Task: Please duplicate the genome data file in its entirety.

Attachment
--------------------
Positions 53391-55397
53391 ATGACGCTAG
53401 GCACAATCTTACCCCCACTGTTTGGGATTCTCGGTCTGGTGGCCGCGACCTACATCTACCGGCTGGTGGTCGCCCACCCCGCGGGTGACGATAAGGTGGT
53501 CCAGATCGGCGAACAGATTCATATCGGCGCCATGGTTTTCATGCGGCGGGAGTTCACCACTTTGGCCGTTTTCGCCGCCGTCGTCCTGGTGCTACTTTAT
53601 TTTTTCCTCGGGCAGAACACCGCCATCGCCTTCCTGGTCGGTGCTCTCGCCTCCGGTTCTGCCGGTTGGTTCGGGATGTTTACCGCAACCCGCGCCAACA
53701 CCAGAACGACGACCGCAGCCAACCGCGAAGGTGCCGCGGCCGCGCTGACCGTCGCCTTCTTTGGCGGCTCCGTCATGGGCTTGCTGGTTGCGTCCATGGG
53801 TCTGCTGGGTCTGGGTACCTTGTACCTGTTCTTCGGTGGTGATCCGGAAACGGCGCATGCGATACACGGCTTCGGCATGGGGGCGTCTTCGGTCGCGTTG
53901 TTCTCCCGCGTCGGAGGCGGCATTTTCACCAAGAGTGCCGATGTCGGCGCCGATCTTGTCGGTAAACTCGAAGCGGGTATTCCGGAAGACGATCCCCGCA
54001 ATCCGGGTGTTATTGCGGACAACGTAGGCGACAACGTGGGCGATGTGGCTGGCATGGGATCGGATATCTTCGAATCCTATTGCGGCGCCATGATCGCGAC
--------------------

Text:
Positions 53391-55397
53391 ATGACGCTAG
53401 GCACAATCTTACCCCCACTGTTTGGGATTCTCGGTCTGGTGGCCGCGACCTACATCTACCGGCTGGTGGTCGCCCACCCCGCGGGTGACGATAAGGTGGT
53501 CCAGATCGGCGAACAGATTCATATCGGCGCCATGGTTTTCATGCGGCGGGAGTTCACCACTTTGGCCGTTTTCGCCGCCGTCGTCCTGGTGCTACTTTAT
53601 TTTTTCCTCGGGCAGAACACCGCCATCGCCTTCCTGGTCGGTGCTCTCGCCTCCGGTTCTGCCGGTTGGTTCGGGATGTTTACCGCAACCCGCGCCAACA
53701 CCAGAACGACGACCGCAGCCAACCGCGAAGGTGCCGCGGCCGCGCTGACCGTCGCCTTCTTTGGCGGCTCCGTCATGGGCTTGCTGGTTGCGTCCATGGG
53801 TCTGCTGGGTCTGGGTACCTTGTACCTGTTCTTCGGTGGTGATCCGGAAACGGCGCATGCGATACACGGCTTCGGCATGGGGGCGTCTTCGGTCGCGTTG
53901 TTCTCCCGCGTCGGAGGCGGCATTTTCACCAAGAGTGCCGATGTCGGCGCCGATCTTGTCGGTAAACTCGAAGCGGGTATTCCGGAAGACGATCCCCGCA
54001 ATCCGGGTGTTATTGCGGACAACGTAGGCGACAACGTGGGCGATGTGGCTGGCATGGGATCGGATATCTTCGAATCCTATTGCGGCGCCATGATCGCGAC